The two Disciples, these new followers of Jesus, know that they need some time and privacy to speak to Jesus.  They are searching and yearning for something, but it is too important to them to just stand around in the street and chat, so they ask Jesus where he is staying, inviting themselves to Jesus home so they can talk more in depth about their searchings.  If you think about it, it was a bold thing to do – say you meet an interesting person, maybe a friend of a friend, and on the first meeting you ask to be invited (the two of you!) into their home.  I wouldn’t do that, would you?

Jesus response is even more surprising – “Come and see”.  In other words, he was accepting them as his students and disciples, and invited them to a place where they could talk.  Not even in those times, with the more formal rules of hospitality, did people invite strangers into their homes on a first meeting.  Part of the reason there were open, shady plazas near the town gate or marketplace was so that people could meet and talk, before an invitation into ones home was given.  Jesus in his first meeting with people is already breaking the rules and extending hospitability in a new and radical way!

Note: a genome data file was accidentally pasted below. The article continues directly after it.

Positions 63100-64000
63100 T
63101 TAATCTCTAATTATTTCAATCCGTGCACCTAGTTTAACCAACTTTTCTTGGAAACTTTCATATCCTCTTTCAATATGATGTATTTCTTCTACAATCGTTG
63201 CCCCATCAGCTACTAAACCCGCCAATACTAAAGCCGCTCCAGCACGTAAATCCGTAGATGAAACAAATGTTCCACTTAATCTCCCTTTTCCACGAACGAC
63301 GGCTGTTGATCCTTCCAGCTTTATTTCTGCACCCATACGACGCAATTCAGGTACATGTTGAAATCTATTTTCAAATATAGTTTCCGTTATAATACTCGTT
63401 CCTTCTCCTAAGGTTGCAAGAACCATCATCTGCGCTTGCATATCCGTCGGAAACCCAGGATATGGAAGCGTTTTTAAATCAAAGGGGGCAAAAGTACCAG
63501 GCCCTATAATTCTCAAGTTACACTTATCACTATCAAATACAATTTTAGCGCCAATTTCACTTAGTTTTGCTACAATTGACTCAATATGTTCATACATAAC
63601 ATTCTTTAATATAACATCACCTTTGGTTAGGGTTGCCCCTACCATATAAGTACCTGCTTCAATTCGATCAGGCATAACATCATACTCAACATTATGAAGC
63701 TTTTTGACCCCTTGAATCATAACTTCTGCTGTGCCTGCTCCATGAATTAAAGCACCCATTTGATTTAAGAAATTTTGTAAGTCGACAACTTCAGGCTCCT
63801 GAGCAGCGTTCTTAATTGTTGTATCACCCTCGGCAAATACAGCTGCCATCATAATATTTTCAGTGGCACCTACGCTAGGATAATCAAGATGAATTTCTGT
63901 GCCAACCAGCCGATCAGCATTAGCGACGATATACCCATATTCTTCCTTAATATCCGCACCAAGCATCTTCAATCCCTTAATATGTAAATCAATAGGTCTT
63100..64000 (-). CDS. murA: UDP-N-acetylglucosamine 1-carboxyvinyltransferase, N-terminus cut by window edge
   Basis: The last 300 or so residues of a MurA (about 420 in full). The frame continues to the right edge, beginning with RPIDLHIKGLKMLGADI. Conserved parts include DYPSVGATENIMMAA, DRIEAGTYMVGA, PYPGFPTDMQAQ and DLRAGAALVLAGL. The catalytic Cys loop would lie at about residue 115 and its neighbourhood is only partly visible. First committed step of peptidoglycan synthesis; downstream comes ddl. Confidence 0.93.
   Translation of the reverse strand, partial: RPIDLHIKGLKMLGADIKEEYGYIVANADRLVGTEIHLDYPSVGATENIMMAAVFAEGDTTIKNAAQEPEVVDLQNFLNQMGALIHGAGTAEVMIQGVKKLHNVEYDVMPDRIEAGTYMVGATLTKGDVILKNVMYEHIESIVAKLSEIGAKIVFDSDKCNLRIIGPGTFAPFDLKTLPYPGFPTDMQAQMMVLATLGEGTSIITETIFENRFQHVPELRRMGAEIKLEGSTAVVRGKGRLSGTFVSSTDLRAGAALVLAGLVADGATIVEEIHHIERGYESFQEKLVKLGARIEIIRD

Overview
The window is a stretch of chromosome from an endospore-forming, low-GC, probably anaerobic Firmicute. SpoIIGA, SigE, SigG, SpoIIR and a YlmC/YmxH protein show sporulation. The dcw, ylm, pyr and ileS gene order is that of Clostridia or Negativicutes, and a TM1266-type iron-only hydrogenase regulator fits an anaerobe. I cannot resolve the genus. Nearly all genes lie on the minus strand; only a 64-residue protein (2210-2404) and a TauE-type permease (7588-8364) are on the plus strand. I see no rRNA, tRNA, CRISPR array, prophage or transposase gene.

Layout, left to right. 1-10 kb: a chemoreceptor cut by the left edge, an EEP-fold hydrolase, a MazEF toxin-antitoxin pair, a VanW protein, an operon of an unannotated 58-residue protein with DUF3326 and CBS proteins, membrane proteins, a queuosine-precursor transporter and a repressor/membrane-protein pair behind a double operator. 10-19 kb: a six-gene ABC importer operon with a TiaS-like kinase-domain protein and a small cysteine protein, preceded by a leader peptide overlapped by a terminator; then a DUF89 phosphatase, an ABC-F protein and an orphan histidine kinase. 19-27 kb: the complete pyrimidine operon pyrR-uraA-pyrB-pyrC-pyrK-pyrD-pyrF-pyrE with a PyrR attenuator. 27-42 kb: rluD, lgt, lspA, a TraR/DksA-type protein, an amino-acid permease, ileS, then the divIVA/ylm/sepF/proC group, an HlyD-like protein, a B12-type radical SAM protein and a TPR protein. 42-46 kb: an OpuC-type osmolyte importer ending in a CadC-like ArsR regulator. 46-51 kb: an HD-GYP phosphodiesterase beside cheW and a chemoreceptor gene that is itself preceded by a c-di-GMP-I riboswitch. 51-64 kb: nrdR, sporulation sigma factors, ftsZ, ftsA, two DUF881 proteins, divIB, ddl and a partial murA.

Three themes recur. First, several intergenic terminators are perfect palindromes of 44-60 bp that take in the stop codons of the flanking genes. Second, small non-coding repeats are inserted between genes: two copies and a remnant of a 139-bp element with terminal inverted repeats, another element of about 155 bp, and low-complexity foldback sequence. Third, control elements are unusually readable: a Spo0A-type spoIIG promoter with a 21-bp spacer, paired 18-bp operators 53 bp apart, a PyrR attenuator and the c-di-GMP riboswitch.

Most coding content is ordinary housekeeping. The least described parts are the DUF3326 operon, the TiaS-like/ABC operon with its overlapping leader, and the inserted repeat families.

The story continues with the witness of Andrew to his brother, Simon Peter.  I have always thought that Andrew was the best example of evangelism in the Gospel.  Here is a man who is searching for the Messiah, the Anointed One, promised by God.  He heard that the Messiah was coming from John the Baptist, and when John points our Jesus as the Messiah Andrew immediately begins to follow him, invites himself to Jesus’ house and speaks privately with him.  In that conversation with Jesus, Andrew poured out his heart and told Jesus about his yearning for the Messiah, his searching for a deeper knowledge and faith in God.  I always imagined Jesus sitting and listening and smiling at Andrew and his earnest searching and faith, and then revealing himself as the one Andrew had been looking for. 

What does Andrew do with this wonderful discovery, this amazing revelation?  He goes to the person nearest to his heart, his brother, and tells him, “We have found the Messiah!”  He just can’t keep this good news to himself, he has GOT to tell somebody or bust!  I have felt that way a time or two in my life, and I’m sure you have gotten wonderful, unbelievable news and just had to call someone and share it with them.  That basically is what evangelism is about – knowing the Good News of Jesus Christ in your heart, soul and mind, and needing to tell someone about your discovery.